Payouts over the abuse and detention of Iraqi nationals by the British military adding up to more than £22 million (US$27.5 million) are now under fire after details were obtained by the press.
The Daily Mail, which saw documents relating to previous payouts, says that many of the cases were settled because of European human rights law.
In many cases in which locals were imprisoned by UK troops during the occupation of Iraq it was found “the UK had no right to detain them and that their human rights had therefore been breached.”
Most settlements are understood to have been reached in relation to detentions of more than 96 hours from 2004 onwards – a UK practice which the European Court of Human Rights considered illegal in Iraq.
Former army officer-turned-Tory MP Johnny Mercer has been one of the most outspoken critics of prosecutions of troops by law firms like the now-dissolved Public Interest Lawyers (PIL) and investigative bodies like the Iraq Historic Allegations Team (IHAT).
“The idea you can go on operations and not detain anyone who is endangering your safety means you risk the lives of your own people,” Mercer told the Daily Mail Sunday.
“What these payments show is how we have switched from innocent until proven guilty to if you are in the military you are guilty until proven innocent. The MoD [Ministry of Defence] just pay out.”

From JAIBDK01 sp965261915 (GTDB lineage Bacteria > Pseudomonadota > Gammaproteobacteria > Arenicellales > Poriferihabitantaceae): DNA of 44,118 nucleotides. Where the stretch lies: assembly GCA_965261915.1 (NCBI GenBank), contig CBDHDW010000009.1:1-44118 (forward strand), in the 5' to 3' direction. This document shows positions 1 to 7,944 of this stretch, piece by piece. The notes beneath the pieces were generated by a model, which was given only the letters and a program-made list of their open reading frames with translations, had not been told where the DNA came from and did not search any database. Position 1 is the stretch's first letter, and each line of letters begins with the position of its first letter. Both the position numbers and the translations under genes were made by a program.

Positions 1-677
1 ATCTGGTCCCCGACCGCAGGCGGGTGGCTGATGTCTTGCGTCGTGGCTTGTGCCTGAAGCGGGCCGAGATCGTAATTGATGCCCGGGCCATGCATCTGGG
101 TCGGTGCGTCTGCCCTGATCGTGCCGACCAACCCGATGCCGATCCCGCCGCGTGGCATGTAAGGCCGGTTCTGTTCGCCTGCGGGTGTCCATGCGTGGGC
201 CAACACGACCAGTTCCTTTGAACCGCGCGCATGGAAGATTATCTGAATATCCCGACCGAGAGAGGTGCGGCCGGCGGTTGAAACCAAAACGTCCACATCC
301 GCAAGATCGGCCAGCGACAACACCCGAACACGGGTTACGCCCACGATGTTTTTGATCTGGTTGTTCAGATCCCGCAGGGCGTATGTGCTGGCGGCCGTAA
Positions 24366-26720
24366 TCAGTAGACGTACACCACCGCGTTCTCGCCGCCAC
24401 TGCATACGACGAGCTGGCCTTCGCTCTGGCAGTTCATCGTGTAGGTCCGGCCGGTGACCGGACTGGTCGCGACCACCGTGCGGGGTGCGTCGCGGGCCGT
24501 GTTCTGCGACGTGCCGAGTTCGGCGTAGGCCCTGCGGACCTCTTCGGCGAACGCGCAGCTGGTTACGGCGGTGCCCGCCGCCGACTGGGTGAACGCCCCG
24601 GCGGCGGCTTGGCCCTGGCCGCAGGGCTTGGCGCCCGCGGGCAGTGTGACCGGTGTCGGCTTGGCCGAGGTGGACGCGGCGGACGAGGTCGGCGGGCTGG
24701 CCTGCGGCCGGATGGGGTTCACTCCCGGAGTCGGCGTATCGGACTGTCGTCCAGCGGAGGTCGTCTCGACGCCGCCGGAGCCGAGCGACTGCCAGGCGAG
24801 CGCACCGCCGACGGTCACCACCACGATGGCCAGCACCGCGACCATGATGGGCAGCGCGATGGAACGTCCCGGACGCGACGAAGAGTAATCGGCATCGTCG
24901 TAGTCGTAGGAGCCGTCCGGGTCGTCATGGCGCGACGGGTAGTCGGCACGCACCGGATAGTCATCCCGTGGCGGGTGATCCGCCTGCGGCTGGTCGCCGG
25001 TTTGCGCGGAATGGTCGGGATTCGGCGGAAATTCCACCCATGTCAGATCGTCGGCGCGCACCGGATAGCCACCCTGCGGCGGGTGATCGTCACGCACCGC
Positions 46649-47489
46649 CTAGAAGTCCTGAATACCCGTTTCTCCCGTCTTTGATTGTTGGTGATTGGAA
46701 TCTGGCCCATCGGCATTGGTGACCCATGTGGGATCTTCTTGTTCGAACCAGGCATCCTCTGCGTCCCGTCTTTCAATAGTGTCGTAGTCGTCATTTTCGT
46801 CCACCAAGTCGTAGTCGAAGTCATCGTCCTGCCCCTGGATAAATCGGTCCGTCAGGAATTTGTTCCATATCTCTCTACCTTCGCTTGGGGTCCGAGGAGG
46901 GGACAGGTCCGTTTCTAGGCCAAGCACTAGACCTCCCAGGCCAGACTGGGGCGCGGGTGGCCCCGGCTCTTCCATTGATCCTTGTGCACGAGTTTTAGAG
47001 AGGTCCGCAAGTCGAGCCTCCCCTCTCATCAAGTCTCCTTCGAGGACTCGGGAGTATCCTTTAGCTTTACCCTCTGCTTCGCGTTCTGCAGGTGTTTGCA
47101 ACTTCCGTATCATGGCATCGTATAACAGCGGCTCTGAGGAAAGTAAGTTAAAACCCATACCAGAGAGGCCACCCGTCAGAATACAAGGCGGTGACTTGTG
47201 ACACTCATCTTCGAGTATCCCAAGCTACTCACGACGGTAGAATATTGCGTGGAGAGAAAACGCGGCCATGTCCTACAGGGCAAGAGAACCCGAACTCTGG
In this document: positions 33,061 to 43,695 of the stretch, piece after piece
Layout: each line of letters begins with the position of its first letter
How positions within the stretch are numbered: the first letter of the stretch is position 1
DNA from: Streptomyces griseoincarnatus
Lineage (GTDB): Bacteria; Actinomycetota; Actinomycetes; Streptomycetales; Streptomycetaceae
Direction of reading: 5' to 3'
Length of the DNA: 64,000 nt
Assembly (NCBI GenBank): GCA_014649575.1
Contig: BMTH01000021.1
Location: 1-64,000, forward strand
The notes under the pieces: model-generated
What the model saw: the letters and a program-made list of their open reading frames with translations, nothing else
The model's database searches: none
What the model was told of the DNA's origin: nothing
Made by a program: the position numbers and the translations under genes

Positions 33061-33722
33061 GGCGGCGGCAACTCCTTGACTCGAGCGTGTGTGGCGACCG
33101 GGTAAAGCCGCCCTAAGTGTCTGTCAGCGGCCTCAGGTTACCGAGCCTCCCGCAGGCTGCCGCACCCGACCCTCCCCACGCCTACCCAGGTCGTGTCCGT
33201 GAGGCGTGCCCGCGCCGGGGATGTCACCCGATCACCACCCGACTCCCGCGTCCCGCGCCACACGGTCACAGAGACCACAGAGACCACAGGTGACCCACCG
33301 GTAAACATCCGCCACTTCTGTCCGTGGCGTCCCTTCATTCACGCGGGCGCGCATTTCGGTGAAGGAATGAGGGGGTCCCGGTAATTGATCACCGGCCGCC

However, one former top army lawyer claimed earlier in 2016 that the rhetoric around the Iraq abuse cases was missing basic facts.
Writing for the Guardian in October, former army Lieutenant Colonel Nicholas Mercer warned that key points were being missed.
He said the idea that most cases were “spurious” ignored the fact that the MoD had accepted liability – in effect, admitted – abuse by paying out in 326 cases.
Mercer also pointed out that many allegations had been registered by other military personnel, who had no financial interest but wanted to see justice done as a matter of duty.
He said that “three colonels in the divisional headquarters complained about mistreatment of prisoners within the first four weeks [of occupation].”
Mercer said that the enduring legacy of Iraq was litigation.
“Modern armies now have to comply with international humanitarian law and are rightly held to account if they don’t.”
He said that many serving and former soldiers wanted to see that the military kept to the highest standard of conduct.
“This should be the aspiration of all of us,” Mercer said.